• A section of Highway 72 is missing after a flash flood tore through Coal Creek near Golden, Colorado, Sept. 12, 2013. 
  • Matthew Messner looks for a way to cross the sidewalk covered by heavy rains in Boulder, Colorado, Sept. 12, 2013.

President Barack Obama approved a federal disaster assistance request, which will release funds to help with emergency protection.
 
In Boulder, the storms shattered the rainfall record for September set in 1940, officials said, unleashing surging floodwaters in Boulder Canyon above the city that triggered the evacuation of some 4,000 residents late on Thursday.
 
Also on Friday, flooding forced the Colorado Department of Transportation to shut down a 70-mile stretch of Interstate 25 from north of Denver to the border with Wyoming, said Mindy Crane, a spokeswoman for the agency.
 
It represents one of the largest freeway closures in recent years in Colorado, said agency spokesman Bob Wilson.
 
In Denver on Friday, a man who was swept into a culvert by raging waters was rescued about four blocks away along with his dog, said Denver Fire Department spokesman Mark Watson. “He was pretty beat up, but conscious and talking, certainly was glad to be out of there,” he said.
 
20 People 'Out of Contact'
 
Boulder County Sheriff's Commander Heidi Prentup told reporters on Friday that about 20 people in the county were “out of contact,” with loved ones notifying authorities that they have been unable to reach them. But it was not immediately clear if they were in danger.
 
Boulder Creek, which runs through the heart of Boulder, became a raging torrent that burst its banks and flooded adjacent parking lots and streets as warning sirens wailed.
 
In Longmont, about 14 miles (23 km) northeast of Boulder, the St. Vrain River jumped its banks, cascading across main thoroughfares and cutting the city in two.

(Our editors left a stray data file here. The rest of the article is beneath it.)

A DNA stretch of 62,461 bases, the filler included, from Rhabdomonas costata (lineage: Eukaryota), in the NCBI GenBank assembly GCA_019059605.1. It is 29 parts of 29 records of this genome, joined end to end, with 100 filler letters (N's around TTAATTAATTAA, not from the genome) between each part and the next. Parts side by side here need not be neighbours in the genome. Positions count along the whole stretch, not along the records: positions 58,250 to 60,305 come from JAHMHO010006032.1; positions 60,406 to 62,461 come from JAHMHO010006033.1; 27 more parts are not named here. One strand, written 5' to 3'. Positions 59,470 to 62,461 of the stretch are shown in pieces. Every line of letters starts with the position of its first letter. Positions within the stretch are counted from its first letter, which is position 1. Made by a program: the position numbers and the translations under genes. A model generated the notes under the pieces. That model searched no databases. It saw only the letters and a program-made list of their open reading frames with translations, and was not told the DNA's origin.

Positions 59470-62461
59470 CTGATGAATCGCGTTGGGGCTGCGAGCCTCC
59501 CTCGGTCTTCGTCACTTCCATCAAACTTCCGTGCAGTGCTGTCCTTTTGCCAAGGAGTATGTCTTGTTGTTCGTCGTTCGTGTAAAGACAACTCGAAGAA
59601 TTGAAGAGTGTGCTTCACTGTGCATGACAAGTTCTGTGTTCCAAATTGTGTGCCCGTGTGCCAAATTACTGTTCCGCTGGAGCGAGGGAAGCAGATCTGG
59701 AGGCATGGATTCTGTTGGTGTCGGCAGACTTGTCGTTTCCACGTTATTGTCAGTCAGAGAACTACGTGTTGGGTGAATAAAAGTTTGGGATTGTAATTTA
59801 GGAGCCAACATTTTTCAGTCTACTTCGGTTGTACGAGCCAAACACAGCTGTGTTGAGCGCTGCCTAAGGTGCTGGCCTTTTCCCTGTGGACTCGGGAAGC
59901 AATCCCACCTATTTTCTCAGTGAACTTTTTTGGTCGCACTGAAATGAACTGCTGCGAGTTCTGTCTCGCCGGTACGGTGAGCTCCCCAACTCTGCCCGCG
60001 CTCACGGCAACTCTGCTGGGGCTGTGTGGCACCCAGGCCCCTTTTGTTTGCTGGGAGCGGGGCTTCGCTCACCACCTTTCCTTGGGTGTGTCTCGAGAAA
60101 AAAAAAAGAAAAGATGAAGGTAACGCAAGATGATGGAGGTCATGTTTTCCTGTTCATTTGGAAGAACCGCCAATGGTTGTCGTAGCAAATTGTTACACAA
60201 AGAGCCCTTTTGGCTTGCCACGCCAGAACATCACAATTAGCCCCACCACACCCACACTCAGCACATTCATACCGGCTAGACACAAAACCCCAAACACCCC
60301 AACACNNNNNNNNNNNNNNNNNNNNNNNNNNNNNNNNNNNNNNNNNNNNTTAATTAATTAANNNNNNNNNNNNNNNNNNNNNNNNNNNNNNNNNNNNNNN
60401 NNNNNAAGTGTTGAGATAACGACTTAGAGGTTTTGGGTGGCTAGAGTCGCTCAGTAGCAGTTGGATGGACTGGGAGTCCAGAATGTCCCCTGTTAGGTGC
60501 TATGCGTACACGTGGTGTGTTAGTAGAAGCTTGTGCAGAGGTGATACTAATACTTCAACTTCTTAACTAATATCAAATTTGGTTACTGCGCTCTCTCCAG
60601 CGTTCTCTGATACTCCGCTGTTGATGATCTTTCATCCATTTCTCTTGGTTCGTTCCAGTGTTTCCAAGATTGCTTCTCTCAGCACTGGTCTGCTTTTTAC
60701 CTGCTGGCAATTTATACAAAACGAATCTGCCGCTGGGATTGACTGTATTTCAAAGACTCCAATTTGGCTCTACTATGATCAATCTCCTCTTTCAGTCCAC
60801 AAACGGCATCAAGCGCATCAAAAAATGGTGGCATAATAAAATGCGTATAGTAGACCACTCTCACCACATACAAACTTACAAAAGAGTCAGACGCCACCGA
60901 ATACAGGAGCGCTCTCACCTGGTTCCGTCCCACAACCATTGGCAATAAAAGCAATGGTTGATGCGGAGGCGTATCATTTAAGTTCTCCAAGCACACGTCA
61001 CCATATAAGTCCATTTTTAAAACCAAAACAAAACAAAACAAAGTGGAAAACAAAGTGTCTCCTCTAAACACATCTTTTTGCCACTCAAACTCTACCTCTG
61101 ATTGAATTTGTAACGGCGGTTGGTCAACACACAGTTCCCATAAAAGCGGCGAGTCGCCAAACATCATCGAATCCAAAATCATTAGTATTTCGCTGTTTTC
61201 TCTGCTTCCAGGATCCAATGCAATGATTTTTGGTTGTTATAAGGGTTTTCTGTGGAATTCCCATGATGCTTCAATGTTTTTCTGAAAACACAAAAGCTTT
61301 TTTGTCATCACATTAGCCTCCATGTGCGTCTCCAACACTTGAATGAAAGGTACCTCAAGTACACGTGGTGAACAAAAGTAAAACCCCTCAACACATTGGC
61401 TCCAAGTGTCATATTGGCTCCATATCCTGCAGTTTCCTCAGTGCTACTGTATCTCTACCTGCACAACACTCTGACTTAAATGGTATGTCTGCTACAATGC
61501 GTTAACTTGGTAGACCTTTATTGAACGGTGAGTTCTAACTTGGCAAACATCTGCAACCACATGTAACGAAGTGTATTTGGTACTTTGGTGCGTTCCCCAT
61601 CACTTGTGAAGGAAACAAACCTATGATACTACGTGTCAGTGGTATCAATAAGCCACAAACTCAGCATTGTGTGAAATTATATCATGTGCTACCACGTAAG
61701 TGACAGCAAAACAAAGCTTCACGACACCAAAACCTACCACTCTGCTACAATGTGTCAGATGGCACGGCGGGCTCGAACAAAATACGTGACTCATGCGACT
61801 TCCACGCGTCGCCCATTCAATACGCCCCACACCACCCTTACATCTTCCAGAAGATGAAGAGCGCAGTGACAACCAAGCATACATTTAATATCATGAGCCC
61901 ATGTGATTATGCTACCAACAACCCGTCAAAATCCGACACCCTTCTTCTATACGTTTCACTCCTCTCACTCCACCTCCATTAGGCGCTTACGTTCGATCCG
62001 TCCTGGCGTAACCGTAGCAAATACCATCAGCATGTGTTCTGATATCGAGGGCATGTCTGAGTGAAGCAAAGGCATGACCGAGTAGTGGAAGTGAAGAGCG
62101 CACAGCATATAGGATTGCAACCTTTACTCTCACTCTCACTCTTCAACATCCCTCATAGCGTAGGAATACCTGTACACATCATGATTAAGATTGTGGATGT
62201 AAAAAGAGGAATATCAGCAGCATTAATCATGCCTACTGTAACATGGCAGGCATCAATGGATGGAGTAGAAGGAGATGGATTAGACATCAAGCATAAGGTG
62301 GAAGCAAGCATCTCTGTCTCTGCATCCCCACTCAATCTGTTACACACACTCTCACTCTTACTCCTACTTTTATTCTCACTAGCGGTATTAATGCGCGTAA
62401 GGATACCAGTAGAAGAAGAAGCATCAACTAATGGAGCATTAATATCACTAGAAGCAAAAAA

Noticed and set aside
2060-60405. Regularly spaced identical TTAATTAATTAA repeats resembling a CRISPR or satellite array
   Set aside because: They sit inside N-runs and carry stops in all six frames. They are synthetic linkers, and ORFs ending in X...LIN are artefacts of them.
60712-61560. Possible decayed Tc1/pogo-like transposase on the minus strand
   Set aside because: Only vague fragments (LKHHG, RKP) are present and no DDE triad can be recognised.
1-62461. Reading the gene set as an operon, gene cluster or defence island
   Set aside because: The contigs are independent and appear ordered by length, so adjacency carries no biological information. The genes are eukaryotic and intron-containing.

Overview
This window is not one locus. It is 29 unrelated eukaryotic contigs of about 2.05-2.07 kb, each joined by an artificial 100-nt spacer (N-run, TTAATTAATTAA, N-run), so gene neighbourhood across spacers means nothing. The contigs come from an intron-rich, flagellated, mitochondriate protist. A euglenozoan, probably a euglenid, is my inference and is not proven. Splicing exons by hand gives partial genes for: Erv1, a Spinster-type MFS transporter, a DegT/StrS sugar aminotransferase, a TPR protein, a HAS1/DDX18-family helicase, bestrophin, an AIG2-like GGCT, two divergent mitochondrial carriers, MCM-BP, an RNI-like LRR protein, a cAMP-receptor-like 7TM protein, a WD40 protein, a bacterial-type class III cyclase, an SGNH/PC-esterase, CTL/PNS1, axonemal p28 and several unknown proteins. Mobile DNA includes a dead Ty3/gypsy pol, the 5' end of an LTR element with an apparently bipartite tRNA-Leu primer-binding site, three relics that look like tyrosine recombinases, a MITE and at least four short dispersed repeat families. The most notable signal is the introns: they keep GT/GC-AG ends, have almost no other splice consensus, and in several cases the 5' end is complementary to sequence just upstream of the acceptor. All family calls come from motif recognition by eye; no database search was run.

Assistant city manager Shawn Lewis said 7,000 households were under mandatory evacuation orders. The city opened two emergency shelters for displaced residents.
 
A dozen major roads in northeastern Colorado remained shut with significant damage from flooding, mudslides, rockfalls and other debris, the Colorado Department of Transportation said late on Thursday.
 
Heavy summer rains are not unusual for Colorado, but the intensity and duration of the downpour that began on Monday night was unprecedented.
 
A flood watch was extended until 12 p.m. MDT (1800 GMT) on Friday for the entire Front Range.
 
The National Weather Service said at least 12.3 inches (31.24 cm) of rain have fallen on Boulder this month, smashing a 73-year-old record of 5.5 inches (14 cm) for September.
 
Among the casualties of the floods was a person whose body was found in a collapsed building near Jamestown, an evacuated enclave north of Boulder.
 
A couple were swept away in floodwaters after stopping their car northwest of the city. The man's body was recovered but the woman was missing and feared dead, said Commander Heidi Prentup of the Boulder County Sheriff's Office.
 
Police found the body of a third confirmed fatality, a man, during flood-watch patrols in Colorado Springs, about 100 miles (160 km) to the south, officials said.

You May Like

How to Safeguard Your Mobile Privacy

As the digital world becomes more mobile, so too do concerns about eroding privacy and increased hacking More

'Desert Dancer' Chronicles Iranian Underground Dance Troupe

Film by Richard Raymond is based on true story of Afshin Ghaffarian and his friends More

Obesity Poses Complex Problem

Professor warns of obesity’s worldwide health impact More

Featured Videos

Your JavaScript is turned off or you have an old version of Adobe's Flash Player. Get the latest Flash player.
Rolling Thunder Run Reveals Changed Attitudes Towards Vietnam Wari
X
Katherine Gypson
May 25, 2015 1:32 AM
For many US war veterans, the Memorial Day holiday is an opportunity to look back at a divisive conflict in the nation’s history and to remember those who did not make it home.